Incredible Hulk #8

by James Hunt, Reviewer |

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Story by
Jason Aaron
Art by
Steve Dillon
Colors by
Frank Martin
Letters by
Chris Eliopoulos
Cover by
Michael Kormarck
Publisher
Marvel Comics
Cover Price
$3.99 (USD)
Release Date
May 30th, 2012

Mon, June 4th, 2012 at 10:01AM (PDT)


Jason Aaron and Steve Dillon team up for "Incredible Hulk #8", which begins the new "Stay Angry" storyline and guest-stars a character familiar to both Aaron and Dillon: The Punisher.

Following the events of the previous storyline, Aaron has switched the Hulk's status quo into something that is both familiar and innovative. Now, Bruce Banner is the "monster" that Hulk changes into and in order to stop that, he has to stay angry, hence the title.

Arguably, this is more a change of perspective than anything else. We're used to seeing Banner resisting transformation, but here, it's the Hulk trying to fight it back. Aaron chooses to omit Banner's adventures, allowing us to view the story the way Hulk sees it. It's somewhat disorienting (as it's intended to be) and the fact that the audience is in the same boat as the Hulk gives us a chance to try and guess what's going on at the same time he does, which is an added dimension of enjoyment for the issue.

Steve Dillon's Hulk is the most human-looking for some time, and seems to be influenced more by Lou Ferrigno than the CGI-creations of the recent movies. Where most artists give the Hulk an exaggerated physiology, Dillon gives him one that could conceivably exist in the real world (green skin notwithstanding).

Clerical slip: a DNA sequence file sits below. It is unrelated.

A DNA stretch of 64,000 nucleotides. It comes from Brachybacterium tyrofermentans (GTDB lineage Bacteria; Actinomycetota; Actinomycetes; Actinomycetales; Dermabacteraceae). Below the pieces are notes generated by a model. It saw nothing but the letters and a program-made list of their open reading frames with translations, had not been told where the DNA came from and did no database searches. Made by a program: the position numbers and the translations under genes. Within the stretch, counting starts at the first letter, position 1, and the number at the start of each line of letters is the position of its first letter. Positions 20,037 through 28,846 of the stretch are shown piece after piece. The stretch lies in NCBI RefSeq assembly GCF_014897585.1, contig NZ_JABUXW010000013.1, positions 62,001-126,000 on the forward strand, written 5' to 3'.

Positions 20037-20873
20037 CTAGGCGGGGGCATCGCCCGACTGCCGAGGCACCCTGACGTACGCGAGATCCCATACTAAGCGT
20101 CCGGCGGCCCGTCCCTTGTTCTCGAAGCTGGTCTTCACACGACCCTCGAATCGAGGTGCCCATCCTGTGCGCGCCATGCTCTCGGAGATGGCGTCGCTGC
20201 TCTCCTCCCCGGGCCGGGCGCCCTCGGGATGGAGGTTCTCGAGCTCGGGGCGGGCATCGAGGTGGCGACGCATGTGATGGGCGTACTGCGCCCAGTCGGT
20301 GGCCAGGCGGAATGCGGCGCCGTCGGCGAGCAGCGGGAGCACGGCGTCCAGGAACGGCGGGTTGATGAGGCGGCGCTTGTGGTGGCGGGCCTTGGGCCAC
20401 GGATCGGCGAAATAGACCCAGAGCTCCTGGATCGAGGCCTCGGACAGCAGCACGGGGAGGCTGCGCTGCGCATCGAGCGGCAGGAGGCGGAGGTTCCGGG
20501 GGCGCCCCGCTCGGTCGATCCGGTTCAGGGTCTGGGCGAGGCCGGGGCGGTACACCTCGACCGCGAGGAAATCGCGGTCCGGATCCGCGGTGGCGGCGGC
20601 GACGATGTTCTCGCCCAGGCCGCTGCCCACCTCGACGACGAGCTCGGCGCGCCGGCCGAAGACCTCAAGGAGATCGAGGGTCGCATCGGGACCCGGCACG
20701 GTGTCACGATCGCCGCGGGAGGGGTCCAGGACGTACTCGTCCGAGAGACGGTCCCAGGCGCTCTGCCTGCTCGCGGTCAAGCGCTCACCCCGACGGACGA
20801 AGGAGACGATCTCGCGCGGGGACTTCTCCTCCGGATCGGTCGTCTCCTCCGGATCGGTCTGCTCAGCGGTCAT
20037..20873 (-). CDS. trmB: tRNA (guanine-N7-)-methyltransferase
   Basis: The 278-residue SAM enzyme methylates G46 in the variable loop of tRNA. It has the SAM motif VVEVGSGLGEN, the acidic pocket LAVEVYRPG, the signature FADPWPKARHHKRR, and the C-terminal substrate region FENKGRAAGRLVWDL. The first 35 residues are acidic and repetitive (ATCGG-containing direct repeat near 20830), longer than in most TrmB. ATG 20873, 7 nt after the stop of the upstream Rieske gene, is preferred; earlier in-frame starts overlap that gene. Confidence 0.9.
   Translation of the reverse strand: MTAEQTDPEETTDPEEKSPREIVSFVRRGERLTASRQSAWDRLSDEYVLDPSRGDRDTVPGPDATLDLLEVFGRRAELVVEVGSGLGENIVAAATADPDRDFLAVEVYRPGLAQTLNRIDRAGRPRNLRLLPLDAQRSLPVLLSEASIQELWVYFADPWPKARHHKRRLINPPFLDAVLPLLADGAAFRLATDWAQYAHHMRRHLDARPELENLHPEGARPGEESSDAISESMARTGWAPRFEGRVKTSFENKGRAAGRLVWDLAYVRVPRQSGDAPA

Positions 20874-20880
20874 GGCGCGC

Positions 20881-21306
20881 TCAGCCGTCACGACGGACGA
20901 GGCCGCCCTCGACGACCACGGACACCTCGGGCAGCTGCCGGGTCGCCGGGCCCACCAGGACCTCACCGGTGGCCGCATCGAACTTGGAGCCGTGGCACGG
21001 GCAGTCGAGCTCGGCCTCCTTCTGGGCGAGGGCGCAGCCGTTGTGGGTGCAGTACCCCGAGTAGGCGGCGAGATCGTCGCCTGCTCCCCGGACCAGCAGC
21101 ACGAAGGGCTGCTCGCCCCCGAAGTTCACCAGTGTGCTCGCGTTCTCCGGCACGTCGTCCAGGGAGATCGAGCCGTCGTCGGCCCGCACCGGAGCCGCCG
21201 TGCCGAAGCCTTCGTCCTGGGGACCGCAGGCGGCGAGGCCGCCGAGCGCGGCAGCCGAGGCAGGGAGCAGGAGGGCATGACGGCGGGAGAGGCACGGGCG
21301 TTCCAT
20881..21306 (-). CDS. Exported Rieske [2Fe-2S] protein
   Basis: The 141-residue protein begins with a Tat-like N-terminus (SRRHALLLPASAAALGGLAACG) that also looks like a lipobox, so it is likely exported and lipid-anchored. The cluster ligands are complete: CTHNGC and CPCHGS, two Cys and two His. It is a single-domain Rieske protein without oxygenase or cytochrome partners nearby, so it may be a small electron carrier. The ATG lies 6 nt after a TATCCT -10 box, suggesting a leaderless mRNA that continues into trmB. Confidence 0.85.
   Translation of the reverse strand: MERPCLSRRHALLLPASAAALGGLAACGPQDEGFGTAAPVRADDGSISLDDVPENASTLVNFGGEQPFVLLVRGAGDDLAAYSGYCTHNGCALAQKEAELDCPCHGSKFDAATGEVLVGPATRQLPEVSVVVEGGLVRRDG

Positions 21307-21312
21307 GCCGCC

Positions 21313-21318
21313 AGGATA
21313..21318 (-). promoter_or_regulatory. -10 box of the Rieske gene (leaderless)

The results are reflected in Aaron's story, which sees the Hulk operating at the most "street-level" we've seen in some time. Sure, he's bullet-proof and super-strong, but this is a Hulk who scraps with non-powered thugs, rather than tears down buildings. Dillon's storytelling prowess means he's also a far better choice to deliver Aaron's comic moments than the artists from the start of this relaunch, who were strong on action but weak on subtlety.

Aside from the dramatic improvement in art, the title continues the general tone and quality that Aaron's run has assumed since the start. It's unashamedly over-the-top, veering between laugh-out-loud funny and oddly unsettling and clearly not following in the footsteps of any previous writer. As a long-time Hulk fan, it's great to see someone breaking new ground with the character even if the general critical reception has been all over the place as a result.

While at this point the Punisher guest slot doesn't seem to actually service the story, the issue's finale suggests we may see some more guests soon enough, and that in turn suggests that it's not something happening by accident. We'll no doubt see before long. If you've got any interest in the character, now is a good time to start reading -- although do yourself a favor and read the similarly great #7.1 issue too!

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